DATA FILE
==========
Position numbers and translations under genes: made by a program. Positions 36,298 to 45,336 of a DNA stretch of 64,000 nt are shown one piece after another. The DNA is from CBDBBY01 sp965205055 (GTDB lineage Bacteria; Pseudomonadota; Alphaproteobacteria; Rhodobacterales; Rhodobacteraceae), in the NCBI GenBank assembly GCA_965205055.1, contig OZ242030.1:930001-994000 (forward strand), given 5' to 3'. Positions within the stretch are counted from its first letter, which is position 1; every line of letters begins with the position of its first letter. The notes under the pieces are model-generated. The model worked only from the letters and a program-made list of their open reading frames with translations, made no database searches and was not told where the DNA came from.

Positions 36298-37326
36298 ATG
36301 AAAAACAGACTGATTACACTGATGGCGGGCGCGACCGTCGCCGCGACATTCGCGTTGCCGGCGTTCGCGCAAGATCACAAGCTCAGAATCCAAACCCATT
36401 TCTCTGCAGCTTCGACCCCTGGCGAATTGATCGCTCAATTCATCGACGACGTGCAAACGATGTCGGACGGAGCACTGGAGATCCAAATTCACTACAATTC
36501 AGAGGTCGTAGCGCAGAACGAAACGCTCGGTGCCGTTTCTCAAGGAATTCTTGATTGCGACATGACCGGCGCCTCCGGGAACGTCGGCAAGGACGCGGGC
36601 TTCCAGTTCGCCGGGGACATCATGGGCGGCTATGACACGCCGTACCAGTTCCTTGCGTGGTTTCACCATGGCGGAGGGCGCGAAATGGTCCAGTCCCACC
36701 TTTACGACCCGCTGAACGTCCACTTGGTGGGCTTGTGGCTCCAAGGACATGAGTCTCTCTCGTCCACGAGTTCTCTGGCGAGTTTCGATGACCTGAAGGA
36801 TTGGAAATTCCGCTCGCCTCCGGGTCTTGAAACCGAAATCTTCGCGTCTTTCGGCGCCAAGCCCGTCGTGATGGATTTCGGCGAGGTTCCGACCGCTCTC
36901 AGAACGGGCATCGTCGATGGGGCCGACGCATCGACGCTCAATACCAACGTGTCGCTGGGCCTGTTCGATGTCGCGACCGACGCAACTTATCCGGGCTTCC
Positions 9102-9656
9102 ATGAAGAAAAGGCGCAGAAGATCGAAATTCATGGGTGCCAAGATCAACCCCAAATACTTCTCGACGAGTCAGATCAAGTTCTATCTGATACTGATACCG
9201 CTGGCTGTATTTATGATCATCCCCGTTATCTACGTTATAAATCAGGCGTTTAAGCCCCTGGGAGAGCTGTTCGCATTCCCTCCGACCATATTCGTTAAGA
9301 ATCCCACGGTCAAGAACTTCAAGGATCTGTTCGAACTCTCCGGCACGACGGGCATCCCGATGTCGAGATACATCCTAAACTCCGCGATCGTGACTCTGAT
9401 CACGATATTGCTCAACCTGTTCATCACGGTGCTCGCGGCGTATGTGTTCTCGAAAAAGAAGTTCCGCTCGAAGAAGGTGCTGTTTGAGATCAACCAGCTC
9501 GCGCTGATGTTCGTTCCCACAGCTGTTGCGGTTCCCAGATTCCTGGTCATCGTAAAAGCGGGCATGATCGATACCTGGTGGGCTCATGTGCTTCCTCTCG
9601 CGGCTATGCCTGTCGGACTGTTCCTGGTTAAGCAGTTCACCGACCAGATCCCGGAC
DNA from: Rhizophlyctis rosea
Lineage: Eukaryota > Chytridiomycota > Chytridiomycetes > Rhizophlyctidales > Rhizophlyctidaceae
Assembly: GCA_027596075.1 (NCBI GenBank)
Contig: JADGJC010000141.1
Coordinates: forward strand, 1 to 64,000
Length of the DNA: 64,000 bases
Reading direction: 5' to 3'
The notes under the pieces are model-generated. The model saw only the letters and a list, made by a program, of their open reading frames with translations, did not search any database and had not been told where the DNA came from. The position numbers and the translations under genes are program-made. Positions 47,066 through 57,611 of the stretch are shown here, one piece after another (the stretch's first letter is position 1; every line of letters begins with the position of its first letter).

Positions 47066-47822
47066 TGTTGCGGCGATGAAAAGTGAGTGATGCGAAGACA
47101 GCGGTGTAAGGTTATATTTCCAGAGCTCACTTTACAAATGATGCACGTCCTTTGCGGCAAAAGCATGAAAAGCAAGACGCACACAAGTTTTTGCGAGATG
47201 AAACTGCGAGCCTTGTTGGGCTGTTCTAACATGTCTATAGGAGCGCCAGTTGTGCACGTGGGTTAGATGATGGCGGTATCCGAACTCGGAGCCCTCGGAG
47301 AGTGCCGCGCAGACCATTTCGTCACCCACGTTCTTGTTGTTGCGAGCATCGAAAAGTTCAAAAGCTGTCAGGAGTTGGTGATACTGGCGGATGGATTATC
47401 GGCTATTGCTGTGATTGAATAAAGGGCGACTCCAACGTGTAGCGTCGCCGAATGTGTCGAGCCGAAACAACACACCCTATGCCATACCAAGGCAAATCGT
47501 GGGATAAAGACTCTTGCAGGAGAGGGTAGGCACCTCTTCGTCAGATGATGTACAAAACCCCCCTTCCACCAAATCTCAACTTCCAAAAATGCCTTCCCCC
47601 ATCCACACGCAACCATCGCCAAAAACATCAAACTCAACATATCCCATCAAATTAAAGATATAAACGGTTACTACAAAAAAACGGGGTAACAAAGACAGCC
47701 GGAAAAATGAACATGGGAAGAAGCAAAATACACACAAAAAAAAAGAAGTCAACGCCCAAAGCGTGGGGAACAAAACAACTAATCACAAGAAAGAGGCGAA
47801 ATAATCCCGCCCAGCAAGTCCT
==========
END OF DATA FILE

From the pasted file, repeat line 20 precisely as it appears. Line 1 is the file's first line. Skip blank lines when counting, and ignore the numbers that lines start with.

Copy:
Assembly: GCA_027596075.1 (NCBI GenBank)